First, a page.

UK budget airline EasyJet has paired with US firm Wright Electric to develop a battery-powered aircraft fleet that can be used for its short haul flights.
As part of a wider strategy to progressively decarbonise and reduce noise from aviation operations, EasyJet hopes to build the all-electric commercial passenger jet within the next decade.
EasyJet and Wright Electric envision that the electric planes will be powered by swappable battery packs. A distributed electric propulsion system, which sees electric power shared across motors integrated into the wing, will enable a more energy efficient flight.
The electric aircraft could be used for flights under two hours or 335 miles, which would cover up to 20 per cent of EasyJet's routes flown, including UK and European short-hauls such as London to Paris and Amsterdam, and Edinburgh to Bristol.
Every short haul flight could be electric within 20 years
With commercial electric flights promised within the next decade, the airline says that every short haul flight could be electric within 20 years.
The move makes EasyJet the first major airline to commit to developing all-electric aircraft.
EasyJet has a carbon emissions target of 72 grams by 2022, which would be a 10 per cent reduction from today's performance and a 38 per cent improvement from 2000.
In addition to its commitment to developing electric aircraft, the airline introduced the Airbus A320 Neo aircraft to its fleet earlier this year. The A380 planes offer up to 15 per cent saving in fuel burn and CO2 emissions, and a reduced noise footprint of 50 per cent on take-off and landing.
The airline will also introduce new electric, towbarless aircraft tugs, and has announced that a plan to trial hydrogen fuel cell technology will be implemented in the coming months. These developments will enable the airline to operate a zero emissions taxiing system for its aircraft.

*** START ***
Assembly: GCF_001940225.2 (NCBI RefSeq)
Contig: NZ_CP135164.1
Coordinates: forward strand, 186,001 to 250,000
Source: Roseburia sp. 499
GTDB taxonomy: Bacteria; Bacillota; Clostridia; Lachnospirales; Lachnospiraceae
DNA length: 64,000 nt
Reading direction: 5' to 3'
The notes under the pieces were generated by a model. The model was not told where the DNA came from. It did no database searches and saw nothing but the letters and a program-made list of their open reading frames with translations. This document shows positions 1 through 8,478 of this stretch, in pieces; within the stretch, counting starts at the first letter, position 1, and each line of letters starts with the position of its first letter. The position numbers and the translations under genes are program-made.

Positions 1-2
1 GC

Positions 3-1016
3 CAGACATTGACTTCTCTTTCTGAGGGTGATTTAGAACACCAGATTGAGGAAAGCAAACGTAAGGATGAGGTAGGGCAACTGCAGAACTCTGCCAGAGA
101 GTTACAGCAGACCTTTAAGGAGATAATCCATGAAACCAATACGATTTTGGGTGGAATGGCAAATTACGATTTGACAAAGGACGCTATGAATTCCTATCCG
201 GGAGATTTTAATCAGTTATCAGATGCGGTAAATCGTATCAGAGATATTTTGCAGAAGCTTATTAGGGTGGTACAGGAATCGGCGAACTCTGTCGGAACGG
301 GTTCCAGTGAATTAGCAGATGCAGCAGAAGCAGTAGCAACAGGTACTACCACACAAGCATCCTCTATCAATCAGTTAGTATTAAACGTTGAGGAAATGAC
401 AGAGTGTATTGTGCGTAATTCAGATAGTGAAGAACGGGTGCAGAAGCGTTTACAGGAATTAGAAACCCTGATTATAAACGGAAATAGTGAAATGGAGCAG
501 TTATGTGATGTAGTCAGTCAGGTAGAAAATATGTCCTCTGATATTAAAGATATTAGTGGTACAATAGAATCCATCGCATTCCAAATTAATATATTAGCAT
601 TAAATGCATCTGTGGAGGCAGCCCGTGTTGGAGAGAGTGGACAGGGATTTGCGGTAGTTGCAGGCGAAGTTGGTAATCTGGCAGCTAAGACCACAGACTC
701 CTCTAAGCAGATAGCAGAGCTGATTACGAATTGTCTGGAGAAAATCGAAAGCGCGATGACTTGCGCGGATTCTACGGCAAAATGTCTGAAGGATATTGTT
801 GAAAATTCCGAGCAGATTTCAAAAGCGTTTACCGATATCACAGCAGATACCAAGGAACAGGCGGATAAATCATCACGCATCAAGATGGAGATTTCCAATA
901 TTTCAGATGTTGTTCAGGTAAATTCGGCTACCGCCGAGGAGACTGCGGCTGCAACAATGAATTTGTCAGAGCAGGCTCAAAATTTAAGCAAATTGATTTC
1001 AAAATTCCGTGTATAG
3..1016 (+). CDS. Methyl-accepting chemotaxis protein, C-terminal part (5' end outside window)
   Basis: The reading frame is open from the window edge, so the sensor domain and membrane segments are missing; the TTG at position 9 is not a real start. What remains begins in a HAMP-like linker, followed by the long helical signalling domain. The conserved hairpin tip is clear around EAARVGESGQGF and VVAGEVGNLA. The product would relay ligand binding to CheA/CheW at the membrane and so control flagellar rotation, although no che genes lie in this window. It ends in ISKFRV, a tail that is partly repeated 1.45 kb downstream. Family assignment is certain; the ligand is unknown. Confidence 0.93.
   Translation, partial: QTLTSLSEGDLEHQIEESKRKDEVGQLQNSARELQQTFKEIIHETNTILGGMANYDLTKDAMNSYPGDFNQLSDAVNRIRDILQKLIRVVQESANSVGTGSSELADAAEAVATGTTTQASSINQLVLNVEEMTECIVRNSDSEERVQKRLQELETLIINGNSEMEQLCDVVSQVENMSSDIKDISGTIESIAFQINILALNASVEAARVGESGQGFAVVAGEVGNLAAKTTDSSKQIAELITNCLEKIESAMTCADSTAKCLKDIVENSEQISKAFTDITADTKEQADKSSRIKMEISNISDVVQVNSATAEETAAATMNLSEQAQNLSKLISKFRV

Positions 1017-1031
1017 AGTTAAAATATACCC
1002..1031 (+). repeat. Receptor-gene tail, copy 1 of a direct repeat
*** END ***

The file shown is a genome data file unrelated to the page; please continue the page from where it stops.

EasyJet reports that since 2000, its emissions have already reduced by over 31 per cent per passenger kilometre.
Easyjet's announcement is the latest development in electric aircraft
The Wright Electric partnership announcement from EasyJet follows an exciting year for the advancement of electric aircraft. In April, Lilium, the "world's first" electric jet plane capable of taking off and landing vertically, successfully completed test flights in Germany, while Airbus presented its concept for a tilting-rotor-powered flying electric car at the Geneva Motor Show, with plans to test it later this year.
In addition, US-based start-up Kitty Hawk revealed a prototype for an electric vehicle that moves like a flying jet ski, which it says will hit the market later this year, and the Daimler-backed autonomous passenger drone company Volocopter reportedly took Dubai's Crown Prince Sheikh Hamdan bin Mohammed on a 200-meter-high flight across the Emirati city earlier this week.
In an interview with Dezeen last year transportation designer Paul Priestman accurately predicted that electric drones would soon be scaled up to become personal electric aircraft. "I think that's going to get really interesting," he told Dezeen. "It could be the beginning of personalised transportation.